I wanted to be the smell of cigarette smoke and prime rib and the unity of everyone laughing or clapping at the same time, to be a part of the lights and the velvet curtains. I asked for a stage that Christmas from Santa, and my parents were immigrants so they were very tickled by the fact that I wanted to be a performer. They built a stage and put it in the garage, and I started handing out flyers at the dinner table. My family would show up on Friday night and I would perform. I signed with my first manager at 15, and my dad told her to be selective.

Your list of credits runs very long, and the roles you’ve played, from naive boy crazy office temp to a wino mom, are all quite different. What do you look for in a role or project?

My father died when I was very 19 and my mother just died last year. Since his death, mortality and borrowed time is always on my mind. The characters I responded to were those I thought I would be able to hide inside, and would be a love letter to someone I lost or someone I really missed. Grieving and loss tend to be in all of those characters I portray; I seem to be more passionate about characters that remind me of people I miss. Grief doesn’t let up. It’s like that D-minor chord always playing in your ear—the only time it disappears is when I lose myself in whatever character I’m attached to.

Euphoria could certainly be classified as a meditation on grief and the human response to it, but something similar could also be said about The Flight Attendant. You play a woman named Carol, whom her colleagues have deigned “Black Market Carol” due to her shady side hustle of selling freebie plane tickets. How did you become involved in this show and is Carol based on anyone you know?

I originally tried out for Rosie Perez’s role and I think they remembered me from that audition. So I was offered the role of Carol, which is very rare—I am rarely offered roles. Carol is based on my ballet teacher when I was growing up. She was very particular and a perfectionist, sophisticated and off-kilter, super lonely and scared the shit out of me. She was always on a diet pill high, and she had an even higher bouffant. I thought, Yeah, that’s Carol. And it’s always fun pretending to hate Kaley Cuoco, who is one of the sweetest people you will ever meet.

You play a mother of two in Euphoria, and while some may question if she’s a good mom or showing one of her daughters preferential treatment in season two, it seems fair to say she’s at least trying. Your character, Suze Howard, has a moment from the final episodes that has become a meme. When you found out that your fictional daughter would be staging a play where she puts her other sister on blast, what did you think?

I reacted the way my mom would have. My mom was an anything-goes kind of woman. She loved the arts. I remember doing a one-woman show and doing a caricature of her that was the bitchiest character in the show. My mother cracked up and was so proud. I thought, wow, that’s the way to react to anything in life. So I was paying homage to my mother’s reaction: she just eats everything up, no matter how personal or painful it is.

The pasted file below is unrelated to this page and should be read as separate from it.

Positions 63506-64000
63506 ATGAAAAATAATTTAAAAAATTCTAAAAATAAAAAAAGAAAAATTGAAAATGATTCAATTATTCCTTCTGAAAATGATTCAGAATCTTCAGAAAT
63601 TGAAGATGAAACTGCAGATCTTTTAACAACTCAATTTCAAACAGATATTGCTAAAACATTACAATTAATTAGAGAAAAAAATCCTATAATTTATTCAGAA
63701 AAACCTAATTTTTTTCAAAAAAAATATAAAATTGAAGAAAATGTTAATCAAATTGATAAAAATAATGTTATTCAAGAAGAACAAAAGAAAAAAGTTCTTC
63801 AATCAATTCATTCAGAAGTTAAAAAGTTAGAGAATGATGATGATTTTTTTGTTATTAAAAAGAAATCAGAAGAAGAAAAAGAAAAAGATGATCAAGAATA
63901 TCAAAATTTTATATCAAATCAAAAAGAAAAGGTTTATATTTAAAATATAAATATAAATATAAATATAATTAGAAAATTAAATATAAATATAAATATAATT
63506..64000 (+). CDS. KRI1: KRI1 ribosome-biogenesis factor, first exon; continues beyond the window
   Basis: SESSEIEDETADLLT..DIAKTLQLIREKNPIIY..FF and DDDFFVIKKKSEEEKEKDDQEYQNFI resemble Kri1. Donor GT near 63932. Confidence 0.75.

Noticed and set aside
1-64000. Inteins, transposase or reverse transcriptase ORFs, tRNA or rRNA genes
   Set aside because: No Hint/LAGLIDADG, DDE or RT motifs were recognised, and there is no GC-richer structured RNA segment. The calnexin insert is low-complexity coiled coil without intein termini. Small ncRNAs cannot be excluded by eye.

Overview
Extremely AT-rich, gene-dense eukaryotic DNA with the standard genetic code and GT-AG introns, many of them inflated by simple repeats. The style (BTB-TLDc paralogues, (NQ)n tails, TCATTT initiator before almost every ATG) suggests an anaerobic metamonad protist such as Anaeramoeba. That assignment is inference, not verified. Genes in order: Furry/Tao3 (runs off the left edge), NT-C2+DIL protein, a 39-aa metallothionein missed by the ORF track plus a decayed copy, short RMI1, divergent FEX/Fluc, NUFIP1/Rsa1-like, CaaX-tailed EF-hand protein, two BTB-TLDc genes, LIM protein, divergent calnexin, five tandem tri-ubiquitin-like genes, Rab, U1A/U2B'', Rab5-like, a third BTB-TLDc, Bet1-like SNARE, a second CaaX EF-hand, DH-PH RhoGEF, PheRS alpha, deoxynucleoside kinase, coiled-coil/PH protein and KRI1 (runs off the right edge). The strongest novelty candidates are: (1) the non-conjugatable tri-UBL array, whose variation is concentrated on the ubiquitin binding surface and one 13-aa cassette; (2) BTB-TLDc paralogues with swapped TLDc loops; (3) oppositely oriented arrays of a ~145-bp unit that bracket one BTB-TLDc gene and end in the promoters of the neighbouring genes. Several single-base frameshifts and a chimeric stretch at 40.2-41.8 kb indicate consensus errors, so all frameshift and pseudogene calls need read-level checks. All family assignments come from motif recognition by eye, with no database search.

You’ve lent your very recognizable voice to many animated series and films, recently the Pixar film Coco. What’s your favorite part of doing voiceovers?

Oh, you can be naked and create a character. It’s a very easy process. And it is very rewarding when you watch it and know that you could actually share that with your child. I have a four-year-old son who still doesn't understand what I do for a living, but when I show him a cartoon character and I say, mom is the voice behind that, he recognizes it.

You’ve had such a long career in different mediums, but do you have any regrets?

I do regret opening up a vending machine business while I was filming Hung. I wanted to invest in something that would give me a profit without me being present. A laundromat seemed too complicated. I saved all of my money and I invested in vending machines sprinkled throughout Southern California. I would get calls in the middle of the night when I had a 5:00 A.M call time, saying, “We need more Diet Cokes. Alanna, could you please come down and reload? We also need Snickers bars.” It was a nightmare. [Laughs.] I gave them away to a vending machine mechanic named Rudy; Hung was being filmed in Detroit and I had to go out of town. So I gave him the keys to all of the machines. I didn’t even sell them.

What is your proudest moment as an actor?

Euphoria is one of the most fulfilling, because I had a punk rock sister growing up. She was 11 years older than me, and I grew up watching films like Foxes, The Little Girl Who Lived Down the Lane, Sid and Nancy, Christiane F., Over the Edge. These were movies that left rocks in people’s shoes. As a kid, I thought, I wanna be an alien on one of those planets one day, because they were spooky and they were poignant, and they were very far away from the safe suburban life I knew growing up. Euphoria is closest to that. These are sociopolitical movies, they’re not meant to be warm and fuzzy.